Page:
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Australia has blocked China's Huawei Technologies Co Ltd from tendering for contracts in the country's $38 billion National Broadband Network (NBN), claiming security concerns, Huawei said on Monday.
"We were informed by the government that there is no role for Huawei in Australia's NBN," said Jeremy Mitchell, a spokesman in Australia for Huawei, the world's No 2 telecommunications equipment maker.
A Huawei Technologies Co booth at a product launch event on Feb 26, 2011, in Barcelona, Spain. [Photo/Agencies]
NBN is a huge project that aims to connect 93 percent of Australian homes and workplaces with optical fiber, providing broadband services in urban and regional areas. It was created in 2009 by the Australian government with committed investment of up to $38 billion and is expected to be ready by 2020.
The Australian Financial Review said in a report on Monday that Huawei was seeking to secure a supply contract worth up to A$1 billion ($1.04 billion) with NBN, but the company has been blocked by Australia's Attorney-General.
When asked to comment on the report, a spokesman for Attorney-General Nicola Roxon said in a statement: "This is consistent with the government's practice for ensuring the security and resilience of Australia's critical infrastructure more broadly."
The government does not intend to comment on specific discussions with companies, which are confidential, he added.
The Australian Security Intelligence Organisation declined to comment on the report.
However, Australia's former foreign minister Alexander Downer, who is an independent director on the board of Huawei's Australian unit, rejected the government's security concerns.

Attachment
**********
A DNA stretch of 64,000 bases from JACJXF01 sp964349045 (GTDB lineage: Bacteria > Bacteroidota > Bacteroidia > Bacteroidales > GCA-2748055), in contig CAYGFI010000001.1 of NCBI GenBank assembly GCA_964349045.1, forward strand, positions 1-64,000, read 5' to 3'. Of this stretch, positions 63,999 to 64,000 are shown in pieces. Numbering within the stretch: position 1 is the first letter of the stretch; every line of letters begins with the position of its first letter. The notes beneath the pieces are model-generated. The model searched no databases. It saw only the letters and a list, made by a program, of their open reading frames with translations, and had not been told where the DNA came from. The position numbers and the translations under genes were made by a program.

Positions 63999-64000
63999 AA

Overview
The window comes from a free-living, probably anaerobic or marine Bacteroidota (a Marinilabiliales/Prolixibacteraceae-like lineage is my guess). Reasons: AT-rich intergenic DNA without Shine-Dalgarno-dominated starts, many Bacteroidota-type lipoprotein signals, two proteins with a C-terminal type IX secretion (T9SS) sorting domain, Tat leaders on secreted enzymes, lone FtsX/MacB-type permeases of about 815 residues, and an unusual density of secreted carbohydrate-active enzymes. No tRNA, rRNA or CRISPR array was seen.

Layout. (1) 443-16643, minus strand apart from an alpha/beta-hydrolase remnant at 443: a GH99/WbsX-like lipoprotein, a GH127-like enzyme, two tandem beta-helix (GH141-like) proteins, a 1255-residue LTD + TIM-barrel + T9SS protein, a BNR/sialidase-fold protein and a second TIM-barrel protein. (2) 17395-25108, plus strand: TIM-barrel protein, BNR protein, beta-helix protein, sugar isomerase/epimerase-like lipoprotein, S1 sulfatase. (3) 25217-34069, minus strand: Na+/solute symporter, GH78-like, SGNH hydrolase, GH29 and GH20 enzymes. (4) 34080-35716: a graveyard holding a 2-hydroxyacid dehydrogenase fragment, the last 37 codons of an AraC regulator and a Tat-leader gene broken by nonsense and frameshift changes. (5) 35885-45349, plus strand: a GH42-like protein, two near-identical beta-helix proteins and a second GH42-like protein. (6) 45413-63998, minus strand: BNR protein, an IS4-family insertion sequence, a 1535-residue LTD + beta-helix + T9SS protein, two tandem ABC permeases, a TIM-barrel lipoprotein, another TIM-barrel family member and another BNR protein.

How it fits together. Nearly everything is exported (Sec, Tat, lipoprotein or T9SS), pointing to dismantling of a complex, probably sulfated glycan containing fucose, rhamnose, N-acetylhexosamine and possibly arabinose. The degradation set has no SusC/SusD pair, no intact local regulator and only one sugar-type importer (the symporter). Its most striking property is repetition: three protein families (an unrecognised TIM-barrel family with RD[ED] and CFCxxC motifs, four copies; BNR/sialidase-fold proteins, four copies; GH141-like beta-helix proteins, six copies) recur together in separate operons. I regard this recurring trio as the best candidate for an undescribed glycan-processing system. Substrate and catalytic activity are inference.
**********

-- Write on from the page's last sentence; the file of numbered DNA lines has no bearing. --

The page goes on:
"This sort of whole concept of Huawei being involved in cyber warfare, presumably that would just be based on the fact that the company comes from China. This is just completely absurd," he said on Monday.
On the sidelines of a nuclear security summit in South Korea, Australian Prime Minister Julia Gillard told reporters the government had made a prudent decision on NBN contract tenders.
"You would expect as a government that we make all of the prudent decisions to make sure that the infrastructure project does what we want it to do, and we've taken one of those decisions," she said.
The Shenzhen-based company has been struggling to expand in the United States, which also blocked its telecom equipment deals.
In 2008, a bid to buy 3Com by Huawei and Bain Capital Partners failed to win approval from a US government panel.
"While we're obviously disappointed by the decision (of Australia), Huawei will continue to be open and transparent and work to find ways of providing assurance around the security of our technology," the Chinese company said in a statement.
"We are confident we can work through this issue," Bloomberg News quoted Huawei's Mitchell as saying. "People aren't used to Chinese companies being leaders in this area, so we have to build up trust and understanding."
Huawei started its Australian operations in 2004 and has expanded its business across Australia, New Zealand and the South Pacific.